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Cut in Car Subsidies Sought

Updated:
PHOENIX (AP) — Gov. Jane Hull is urging the state to backtrack on a deal offering subsidies to motorists who drive alternative-fuel vehicles, now that costs of the program are spiraling out of control.

``The bottom line on this whole process is we cannot let this state hemorrhage money. We cannot let this go on,'' Hull said Thursday as she called the Legislature into special session beginning Monday.

Hull outlined a plan to revamp the program, which had offered tax credits to residents who bought vehicles using so-called clean fuels like natural gas, propane or electricity, or who converted conventional vehicles to use such fuels.

She could not immediately say how much her proposals — designed to close loopholes in the program, which proved more popular than anyone imagined — would save. The latest estimates show the program will cost taxpayers $483 million.

Her proposed legislation includes tax credits only for vehicles in-state as of Thursday, and reimbursements for people who cancel vehicle orders and lose deposits and similar out-of-pocket expenses.

The program had been on the books but drew little attention until April, when lawmakers added incentives designed to encourage motorists to take part.

Under the sweetened deal, residents were to get lump-sum tax refunds equal to about half the price of a new vehicle. Many orders were placed for expensive sport utility vehicles and large pickups.

In September, state leaders learned the cost of the program, originally estimated as low as $3 million, was skyrocketing. The Legislature suspended it on Oct. 20, meaning vehicles bought or converted after that date were not eligible for subsidies.

Under Hull's plan, tax credits would be paid out with interest over 10 years — not as a lump sum — and credits based on a vehicle's purchase price would not include televisions or other add-ons ``that do not improve air quality.''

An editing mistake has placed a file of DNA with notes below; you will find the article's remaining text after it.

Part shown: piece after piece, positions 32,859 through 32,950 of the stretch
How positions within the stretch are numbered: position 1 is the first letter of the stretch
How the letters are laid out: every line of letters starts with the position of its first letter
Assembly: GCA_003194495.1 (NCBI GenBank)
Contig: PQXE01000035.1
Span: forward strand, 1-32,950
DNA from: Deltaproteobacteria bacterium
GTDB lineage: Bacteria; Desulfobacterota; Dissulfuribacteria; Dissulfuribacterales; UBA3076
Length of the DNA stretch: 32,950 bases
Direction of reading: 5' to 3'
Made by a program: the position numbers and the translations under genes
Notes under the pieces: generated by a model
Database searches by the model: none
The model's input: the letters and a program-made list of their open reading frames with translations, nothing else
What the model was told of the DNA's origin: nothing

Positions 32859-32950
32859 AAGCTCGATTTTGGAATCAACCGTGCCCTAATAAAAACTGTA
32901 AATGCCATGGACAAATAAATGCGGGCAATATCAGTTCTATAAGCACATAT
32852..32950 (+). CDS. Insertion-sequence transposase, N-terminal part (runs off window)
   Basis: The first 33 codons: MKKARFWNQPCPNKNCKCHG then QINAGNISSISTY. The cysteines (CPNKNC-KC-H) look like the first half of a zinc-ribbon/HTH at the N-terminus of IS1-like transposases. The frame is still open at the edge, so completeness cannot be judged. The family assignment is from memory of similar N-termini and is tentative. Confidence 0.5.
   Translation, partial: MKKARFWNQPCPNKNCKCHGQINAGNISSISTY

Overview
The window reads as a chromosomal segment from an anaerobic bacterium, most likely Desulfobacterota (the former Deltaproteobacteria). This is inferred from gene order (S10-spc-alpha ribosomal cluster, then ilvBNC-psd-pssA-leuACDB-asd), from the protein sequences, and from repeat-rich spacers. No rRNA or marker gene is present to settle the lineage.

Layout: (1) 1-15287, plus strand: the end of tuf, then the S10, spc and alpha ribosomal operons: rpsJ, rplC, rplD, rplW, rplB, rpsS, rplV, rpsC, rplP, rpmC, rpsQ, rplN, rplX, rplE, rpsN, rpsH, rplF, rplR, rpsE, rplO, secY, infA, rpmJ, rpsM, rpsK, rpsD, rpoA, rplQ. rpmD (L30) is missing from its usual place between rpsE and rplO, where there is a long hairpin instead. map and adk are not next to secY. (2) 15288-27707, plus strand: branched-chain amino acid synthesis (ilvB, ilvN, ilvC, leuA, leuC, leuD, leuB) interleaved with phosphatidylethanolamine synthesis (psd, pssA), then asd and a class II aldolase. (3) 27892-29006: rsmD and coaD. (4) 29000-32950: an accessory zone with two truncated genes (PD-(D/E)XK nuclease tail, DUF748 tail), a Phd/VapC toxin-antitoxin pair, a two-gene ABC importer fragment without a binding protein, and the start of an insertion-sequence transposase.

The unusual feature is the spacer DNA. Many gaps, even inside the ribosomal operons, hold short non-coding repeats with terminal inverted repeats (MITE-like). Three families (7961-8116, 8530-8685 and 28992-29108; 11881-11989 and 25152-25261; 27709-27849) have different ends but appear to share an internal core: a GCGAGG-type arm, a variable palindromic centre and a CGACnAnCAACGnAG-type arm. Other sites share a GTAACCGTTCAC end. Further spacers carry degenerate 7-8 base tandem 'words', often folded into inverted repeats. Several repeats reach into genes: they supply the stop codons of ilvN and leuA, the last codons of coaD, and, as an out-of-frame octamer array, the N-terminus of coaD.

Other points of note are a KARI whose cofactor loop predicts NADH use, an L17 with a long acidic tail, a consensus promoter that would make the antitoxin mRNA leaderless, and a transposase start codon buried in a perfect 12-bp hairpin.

Additionally, taxpayers claiming credits must prove that the vehicles primarily use an alternative fuel — not regular gasoline — and that the vehicle is driven chiefly in Arizona.

Hull said her plan would slash the program's costs, but that reliable numbers will not be available until next week.

A total of $40 million would be set aside for reimbursements for canceled car and truck orders.

State Attorney General Janet Napolitano said Hull's retroactive changes would be legal because they would be made in the same tax year as the changes that made the program more generous.

``Those people will not be able to claim anything against the state,'' Napolitano said of the possibility of lawsuits by people denied the subsidies they expected.

Chuck Coughlin, a lobbyist for alternative-fuel vehicle dealerships and conversion shops, said his clients were reviewing the plan and had no immediate comment.

Caelen Armijo, training manager at a Toyota dealership in Phoenix, said he knows of salesmen at other shops who have not been paid for alternative-fuel vehicles they sold.

``The sales people got the shaft on the deal, but I doubt that anyone's going to be crying a river for them,'' Armijo said.

Hull's plan drew immediate support from some lawmakers.

``Finally we are seeing some decisive action,'' said Senate Finance Chairman Scott Bundgaard, R-Glendale.

Hull said the special session may take longer than a week, although Bundgaard predicted a vote by lawmakers before then.

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State of Arizona: http://www.state.az.us
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